The valves arent noisey but i thought I would do some preventative maintenance (or in my case stuff it up - Ive never done it b4 and fork out $)

    Manual tells me that the valve clearnance (cold) is:
    IN 0.20 - 0.26mm
    EX 0.20- 0.26mm

    I wanted to know - if I do a compression test and the PSI is at a good pressure - does that mean all my engine parts eg lifters, piston are in good nick?

    Apologies if my questions are a bit lame ass - Motorbike servicing/mechanics is new to me - but am having a ball learning -Great learning curve.
  6. I don't think there'd be damper rods on this bike, so for simplicity I would be doing it in the bike.

    Do one leg at a time, because if you pull both caps off the bike will be on the floor.

    Otherwise you've got it. Undo plug. Pump. replace plug. Remove cap. Put in standard volume. Replace cap.

    Replacing the cap can be tricky, because you need to compress the spring, but on standard springs it shouldn't be that hard.
  7. Thats correct iblast the manual says theres is no damper rods so yeah for the first time i will do it while forks on bike
  8. to set your valve clearances, slip the correct feeler gauge under the corresponding tappet. then turn the fly wheel to top dead center. then tighten up the tappet and lock nut.
  9. Thanks N.A.M can u buy a feeler guage at SuperCheap Auto etc,?
  10. i've got one if you want to borrow it. it looks like a pocket knife but has heaps of thin blades that open up like a fan. each has its thickness marked on it.
  11. The tappets shouldn't be tight-tight. You should still be able to move the feeller gauge, but it should be stiff.

    Always ere on the side of loose, rather then tight. Better they be noisy, rather then burn out a valve.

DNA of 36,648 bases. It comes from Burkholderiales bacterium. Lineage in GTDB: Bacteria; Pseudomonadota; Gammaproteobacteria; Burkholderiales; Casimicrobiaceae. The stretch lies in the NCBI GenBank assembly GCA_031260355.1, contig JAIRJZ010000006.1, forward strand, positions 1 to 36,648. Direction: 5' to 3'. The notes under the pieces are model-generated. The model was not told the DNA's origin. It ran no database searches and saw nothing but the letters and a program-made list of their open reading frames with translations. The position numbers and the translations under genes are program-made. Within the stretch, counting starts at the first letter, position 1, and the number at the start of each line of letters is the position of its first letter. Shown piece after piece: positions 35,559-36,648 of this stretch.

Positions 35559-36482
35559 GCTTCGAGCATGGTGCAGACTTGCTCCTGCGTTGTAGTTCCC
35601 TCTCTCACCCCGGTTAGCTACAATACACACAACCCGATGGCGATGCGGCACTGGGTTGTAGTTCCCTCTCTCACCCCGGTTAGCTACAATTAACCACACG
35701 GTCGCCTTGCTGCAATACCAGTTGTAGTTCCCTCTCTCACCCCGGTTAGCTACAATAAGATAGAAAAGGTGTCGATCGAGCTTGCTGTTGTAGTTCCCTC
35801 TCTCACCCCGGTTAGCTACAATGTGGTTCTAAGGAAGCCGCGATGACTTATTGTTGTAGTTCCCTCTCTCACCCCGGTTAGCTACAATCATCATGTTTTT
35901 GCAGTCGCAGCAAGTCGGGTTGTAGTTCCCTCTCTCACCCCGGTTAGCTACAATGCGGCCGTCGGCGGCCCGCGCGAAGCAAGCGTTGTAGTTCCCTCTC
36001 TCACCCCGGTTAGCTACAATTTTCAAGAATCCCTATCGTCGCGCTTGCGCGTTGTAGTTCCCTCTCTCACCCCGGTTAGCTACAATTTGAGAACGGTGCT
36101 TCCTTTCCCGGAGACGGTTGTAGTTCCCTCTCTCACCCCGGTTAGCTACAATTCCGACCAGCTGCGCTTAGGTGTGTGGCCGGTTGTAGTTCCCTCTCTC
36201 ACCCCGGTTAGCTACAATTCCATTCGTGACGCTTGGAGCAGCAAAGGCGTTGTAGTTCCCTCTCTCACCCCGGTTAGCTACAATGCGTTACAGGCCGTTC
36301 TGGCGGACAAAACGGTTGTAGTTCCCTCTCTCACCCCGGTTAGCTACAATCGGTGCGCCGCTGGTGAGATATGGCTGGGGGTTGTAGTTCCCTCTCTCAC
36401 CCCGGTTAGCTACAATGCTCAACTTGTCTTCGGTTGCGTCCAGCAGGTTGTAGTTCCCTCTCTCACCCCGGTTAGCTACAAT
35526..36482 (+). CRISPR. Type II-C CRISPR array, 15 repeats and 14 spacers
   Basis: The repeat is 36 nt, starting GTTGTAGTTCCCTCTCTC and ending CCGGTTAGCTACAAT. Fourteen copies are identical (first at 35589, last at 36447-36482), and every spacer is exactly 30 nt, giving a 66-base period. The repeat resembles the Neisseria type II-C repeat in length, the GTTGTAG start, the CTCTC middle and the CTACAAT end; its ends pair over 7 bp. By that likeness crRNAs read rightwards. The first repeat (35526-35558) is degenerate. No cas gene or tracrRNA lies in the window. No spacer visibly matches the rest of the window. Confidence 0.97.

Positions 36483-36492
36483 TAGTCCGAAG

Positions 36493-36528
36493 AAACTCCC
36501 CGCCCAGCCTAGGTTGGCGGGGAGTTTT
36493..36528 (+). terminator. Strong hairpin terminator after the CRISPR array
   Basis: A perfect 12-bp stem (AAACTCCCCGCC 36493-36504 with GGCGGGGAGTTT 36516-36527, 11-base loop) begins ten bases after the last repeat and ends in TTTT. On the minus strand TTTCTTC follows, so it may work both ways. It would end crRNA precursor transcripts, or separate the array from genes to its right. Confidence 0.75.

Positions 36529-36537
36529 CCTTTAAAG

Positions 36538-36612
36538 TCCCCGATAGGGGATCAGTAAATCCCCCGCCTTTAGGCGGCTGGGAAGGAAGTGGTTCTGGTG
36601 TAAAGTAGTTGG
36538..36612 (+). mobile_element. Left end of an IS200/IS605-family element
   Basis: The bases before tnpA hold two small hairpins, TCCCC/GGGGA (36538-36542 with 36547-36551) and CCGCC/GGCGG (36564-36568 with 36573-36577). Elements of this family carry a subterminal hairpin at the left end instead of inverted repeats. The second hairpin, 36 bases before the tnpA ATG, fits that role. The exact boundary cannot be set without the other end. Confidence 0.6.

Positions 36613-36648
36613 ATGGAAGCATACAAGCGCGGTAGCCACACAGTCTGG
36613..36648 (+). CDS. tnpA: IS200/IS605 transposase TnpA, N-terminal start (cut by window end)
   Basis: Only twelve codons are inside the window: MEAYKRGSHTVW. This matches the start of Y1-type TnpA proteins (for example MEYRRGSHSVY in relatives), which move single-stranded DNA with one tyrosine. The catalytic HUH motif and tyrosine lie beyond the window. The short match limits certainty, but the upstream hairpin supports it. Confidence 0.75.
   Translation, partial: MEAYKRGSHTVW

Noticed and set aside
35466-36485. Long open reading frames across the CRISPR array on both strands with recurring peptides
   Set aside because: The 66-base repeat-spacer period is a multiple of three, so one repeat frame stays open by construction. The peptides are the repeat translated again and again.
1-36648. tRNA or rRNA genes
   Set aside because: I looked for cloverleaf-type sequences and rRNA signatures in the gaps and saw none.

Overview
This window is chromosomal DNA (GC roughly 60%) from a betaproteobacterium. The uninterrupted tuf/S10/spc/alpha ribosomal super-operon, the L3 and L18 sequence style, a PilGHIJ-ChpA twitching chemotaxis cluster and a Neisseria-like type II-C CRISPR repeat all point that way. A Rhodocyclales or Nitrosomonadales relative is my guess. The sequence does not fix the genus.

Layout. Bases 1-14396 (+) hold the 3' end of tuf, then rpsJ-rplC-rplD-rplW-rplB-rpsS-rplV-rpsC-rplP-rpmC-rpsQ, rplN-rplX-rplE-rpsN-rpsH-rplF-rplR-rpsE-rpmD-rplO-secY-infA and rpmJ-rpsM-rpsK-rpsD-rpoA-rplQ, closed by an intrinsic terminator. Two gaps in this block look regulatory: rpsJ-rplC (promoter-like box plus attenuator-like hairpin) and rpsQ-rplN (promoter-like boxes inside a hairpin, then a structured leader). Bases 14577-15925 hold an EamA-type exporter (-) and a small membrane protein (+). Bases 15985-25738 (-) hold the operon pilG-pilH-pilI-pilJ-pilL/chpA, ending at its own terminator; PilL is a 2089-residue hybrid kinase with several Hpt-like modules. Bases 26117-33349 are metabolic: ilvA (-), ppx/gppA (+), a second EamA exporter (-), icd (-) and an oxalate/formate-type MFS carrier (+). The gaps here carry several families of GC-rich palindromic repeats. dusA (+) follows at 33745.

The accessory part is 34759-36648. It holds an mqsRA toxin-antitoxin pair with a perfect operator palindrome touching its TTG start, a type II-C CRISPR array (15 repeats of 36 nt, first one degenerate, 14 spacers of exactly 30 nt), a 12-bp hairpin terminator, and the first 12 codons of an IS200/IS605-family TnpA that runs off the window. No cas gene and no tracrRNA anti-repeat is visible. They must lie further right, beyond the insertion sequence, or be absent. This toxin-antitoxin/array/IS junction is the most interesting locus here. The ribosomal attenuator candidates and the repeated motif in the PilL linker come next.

On your bike you just need to go to the TDC where both tappets are loose. This is the TDC on the firing stroke. 360 degrees away is TDC on the exhaust stroke.
  12. Hi N.A.M thanks for the offer - much appreciated - I just rang my cousin who is in car mechanic and set he has all the tools and should be pretty straight forward.

    Iblast whats the TDC?
  13. Top Dead Centre.

    The point where the cyclinder is exactly at the top of it's stroke.

    You see reference to TDC when it comes to valve and ignition timing. e.g. static igntion 4 degrees BTDC Before Top Dead Centre.

    You also see things like, Exhaust valve closes 20 degrees ABDC.

    I'll let you work it out.
  14. Thanks Iblast

    Now for my fork service update:

    I took the bike for a spin and work the front suspension too get the oil thinned and too work any to hopefully move any sludge. All good so far....

    Then I remove my fork drain plug, great, a little bit of oil trickles out, so I think too myself -shit there isnt much oil in there - it must have leaked out -so I put pressure on my front - rock it up and down - and then oil, texas tea all over my lucky tracksuit -shit

    So theres a tip for anybody doing there forks - I will fill you in with the rest of my progress once i get some overalls on :).
  15. Completed the fork oil change - it needed it - It was much easier than I thought - I didnt think it would make an obvious difference on the ride, but was I wrong, the bikes front end feels so much better and responsive.

    Highly recommend doing it yourself - I was quoted $120 at a garage for the same job (which I will keep anonymous) and it cost me $16 for the 1lt of Shell Fork oil. Very Happy so is my wallet.

    Thanks guys for the advice.
  16. ...and how much for dry cleaning or new tracksuit :D Squirts like buggery if you do that eh!
  17. No, Im not going to wash it - its become a rag for wiping up future oil stains :)
  18. On a similar subject, the GF's CB250RR is leaking oil from the right fork, and she reckons there is a "wobble" or "judder". Anyone know how to fix an oil leak on these?

    Any replies appreciated.